So great were the repercussions from the Soviet Union's internal difficulties that the CFE Treaty signatory states had to convene four separate extraordinary meetings to approve, authorize, and incorporate new statements, understandings, declarations, and agreements into the treaty regarding entitlements and obligations. In June 1991, the signatory states met at The Hague; in October 1991 they convened in Vienna; in June 1992 they met in Oslo; and, finally, in July 1992, they assembled just before the Conference on Security and Cooperation in Europe (CSCE) summit in Helsinki. At each of these meetings, the diplomats took up specific treaty issues for the group to resolve before the individual states would proceed with ratification and implementation. Every issue was a consequence of the Soviet Union's collapse as an empire. Throughout these extraordinary meetings across Europe, the commitment of the European and North Atlantic states to the CFE Treaty as the "cornerstone of European security" proved to be remarkably strong and durable.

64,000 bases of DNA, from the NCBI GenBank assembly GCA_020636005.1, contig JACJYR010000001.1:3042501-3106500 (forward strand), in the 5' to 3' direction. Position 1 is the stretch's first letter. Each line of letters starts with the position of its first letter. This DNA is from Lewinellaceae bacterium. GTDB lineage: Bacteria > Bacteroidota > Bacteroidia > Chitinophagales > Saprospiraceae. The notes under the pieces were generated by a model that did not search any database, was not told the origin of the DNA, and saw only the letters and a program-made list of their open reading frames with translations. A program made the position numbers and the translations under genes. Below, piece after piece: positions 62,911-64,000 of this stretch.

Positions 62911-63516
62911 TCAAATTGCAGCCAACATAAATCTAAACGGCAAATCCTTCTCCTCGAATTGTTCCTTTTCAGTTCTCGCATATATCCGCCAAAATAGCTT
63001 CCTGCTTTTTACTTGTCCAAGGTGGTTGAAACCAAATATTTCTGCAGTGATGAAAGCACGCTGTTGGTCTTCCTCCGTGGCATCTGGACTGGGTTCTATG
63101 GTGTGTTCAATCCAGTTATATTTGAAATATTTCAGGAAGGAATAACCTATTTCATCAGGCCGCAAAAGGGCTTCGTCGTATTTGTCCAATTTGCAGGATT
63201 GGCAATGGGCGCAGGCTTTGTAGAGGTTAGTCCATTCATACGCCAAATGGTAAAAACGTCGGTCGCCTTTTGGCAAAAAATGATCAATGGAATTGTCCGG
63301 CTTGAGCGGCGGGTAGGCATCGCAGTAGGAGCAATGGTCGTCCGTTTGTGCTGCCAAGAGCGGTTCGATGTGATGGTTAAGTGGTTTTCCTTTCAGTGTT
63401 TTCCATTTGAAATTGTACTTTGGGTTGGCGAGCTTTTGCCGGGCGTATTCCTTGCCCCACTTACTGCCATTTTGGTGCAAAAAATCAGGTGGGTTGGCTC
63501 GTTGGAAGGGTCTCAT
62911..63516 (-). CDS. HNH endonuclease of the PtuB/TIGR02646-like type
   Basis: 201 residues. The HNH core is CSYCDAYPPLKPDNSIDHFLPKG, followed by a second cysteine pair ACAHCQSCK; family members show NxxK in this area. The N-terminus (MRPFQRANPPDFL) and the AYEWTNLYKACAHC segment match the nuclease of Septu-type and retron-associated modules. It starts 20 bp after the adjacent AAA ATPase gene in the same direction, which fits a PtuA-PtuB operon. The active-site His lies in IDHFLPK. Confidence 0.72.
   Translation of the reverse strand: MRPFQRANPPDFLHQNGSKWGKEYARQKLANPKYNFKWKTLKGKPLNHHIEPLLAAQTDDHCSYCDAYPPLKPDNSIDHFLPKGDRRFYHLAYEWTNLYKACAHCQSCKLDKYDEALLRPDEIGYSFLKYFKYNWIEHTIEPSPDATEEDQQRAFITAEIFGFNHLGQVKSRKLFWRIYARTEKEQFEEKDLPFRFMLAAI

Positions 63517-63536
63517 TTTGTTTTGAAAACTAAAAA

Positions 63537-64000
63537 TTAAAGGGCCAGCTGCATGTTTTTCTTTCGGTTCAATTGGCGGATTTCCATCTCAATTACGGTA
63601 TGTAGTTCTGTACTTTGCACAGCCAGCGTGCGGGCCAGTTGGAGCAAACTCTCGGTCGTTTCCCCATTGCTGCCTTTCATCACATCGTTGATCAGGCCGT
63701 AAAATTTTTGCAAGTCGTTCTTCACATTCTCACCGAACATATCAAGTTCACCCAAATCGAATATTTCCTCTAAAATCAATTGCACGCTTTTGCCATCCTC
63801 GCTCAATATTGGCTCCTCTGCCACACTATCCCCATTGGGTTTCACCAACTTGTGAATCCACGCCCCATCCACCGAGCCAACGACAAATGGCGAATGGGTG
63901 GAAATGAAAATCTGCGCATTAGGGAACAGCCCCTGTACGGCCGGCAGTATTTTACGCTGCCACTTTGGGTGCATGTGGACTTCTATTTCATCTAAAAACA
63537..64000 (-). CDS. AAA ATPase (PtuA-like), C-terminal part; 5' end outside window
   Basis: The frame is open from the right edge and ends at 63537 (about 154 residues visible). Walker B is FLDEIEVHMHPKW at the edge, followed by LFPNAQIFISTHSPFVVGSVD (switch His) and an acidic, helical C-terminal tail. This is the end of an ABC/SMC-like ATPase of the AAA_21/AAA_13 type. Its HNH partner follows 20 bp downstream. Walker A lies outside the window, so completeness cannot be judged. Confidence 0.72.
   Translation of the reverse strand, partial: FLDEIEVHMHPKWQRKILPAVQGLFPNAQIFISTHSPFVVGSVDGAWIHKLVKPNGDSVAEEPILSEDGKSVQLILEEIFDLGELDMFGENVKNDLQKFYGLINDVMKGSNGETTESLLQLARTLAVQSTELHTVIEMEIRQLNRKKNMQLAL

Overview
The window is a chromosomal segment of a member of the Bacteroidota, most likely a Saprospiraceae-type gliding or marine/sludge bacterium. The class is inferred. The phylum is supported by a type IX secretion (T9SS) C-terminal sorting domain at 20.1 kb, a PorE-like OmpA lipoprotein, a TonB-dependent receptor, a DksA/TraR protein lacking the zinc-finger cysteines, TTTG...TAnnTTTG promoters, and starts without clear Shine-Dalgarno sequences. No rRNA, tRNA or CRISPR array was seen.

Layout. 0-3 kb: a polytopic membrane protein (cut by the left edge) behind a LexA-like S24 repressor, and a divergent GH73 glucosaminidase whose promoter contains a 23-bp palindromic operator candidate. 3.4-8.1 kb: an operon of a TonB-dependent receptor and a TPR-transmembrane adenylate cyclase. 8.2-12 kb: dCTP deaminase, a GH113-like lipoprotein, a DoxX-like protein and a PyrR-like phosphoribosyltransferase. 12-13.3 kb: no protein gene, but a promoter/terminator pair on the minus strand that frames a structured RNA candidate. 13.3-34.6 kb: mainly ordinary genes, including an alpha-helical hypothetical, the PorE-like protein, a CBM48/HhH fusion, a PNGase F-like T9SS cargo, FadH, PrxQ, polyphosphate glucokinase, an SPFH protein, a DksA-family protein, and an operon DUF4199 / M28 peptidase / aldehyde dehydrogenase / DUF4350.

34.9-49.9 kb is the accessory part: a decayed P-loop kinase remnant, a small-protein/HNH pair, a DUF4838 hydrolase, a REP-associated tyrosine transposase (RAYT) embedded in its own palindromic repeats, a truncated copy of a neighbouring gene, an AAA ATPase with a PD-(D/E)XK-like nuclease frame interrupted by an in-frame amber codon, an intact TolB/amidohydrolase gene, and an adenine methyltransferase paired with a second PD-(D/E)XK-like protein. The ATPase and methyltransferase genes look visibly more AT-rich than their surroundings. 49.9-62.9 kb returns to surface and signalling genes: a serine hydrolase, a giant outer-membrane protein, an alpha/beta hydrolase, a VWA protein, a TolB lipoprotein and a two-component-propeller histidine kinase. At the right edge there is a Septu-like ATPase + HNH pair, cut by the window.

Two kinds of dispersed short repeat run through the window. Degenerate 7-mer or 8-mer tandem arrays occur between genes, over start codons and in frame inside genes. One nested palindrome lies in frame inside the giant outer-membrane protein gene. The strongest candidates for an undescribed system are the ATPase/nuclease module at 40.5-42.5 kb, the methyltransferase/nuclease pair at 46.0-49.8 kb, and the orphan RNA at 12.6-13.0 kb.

THE FIRST CRISIS: SURPRISES AT THE DATA EXCHANGE
The first, and most serious, issue arose at the time of the CSCE/CFE Treaty summit in November 1990. On November 18, one day before treaty signing, representatives from each of the signatory states placed stacks of treaty-mandated data books on long rows of tables in the Hofburg Palace in Vienna. The books listed detailed information on force structure, force size, military units and organizations, and military weapons in the five treaty categories of armaments: tanks, artillery, armored personnel carriers, helicopters, and combat aircraft. Shortly thereafter, state delegates moved from table to table scooping up copies of these invaluable military force data. U.S. CFE Treaty Negotiator Lynn M. Hansen, who was in the Hofburg Palace that morning, characterized the exchange as having the "aura of a bazaar." He remembered military officers and specialists excited and buzzing at the opportunity to compare treaty declarations against current estimates.2 Within days, however, the atmosphere changed for the worse as serious questions arose about the Soviet Union's force data (see table 3-1).3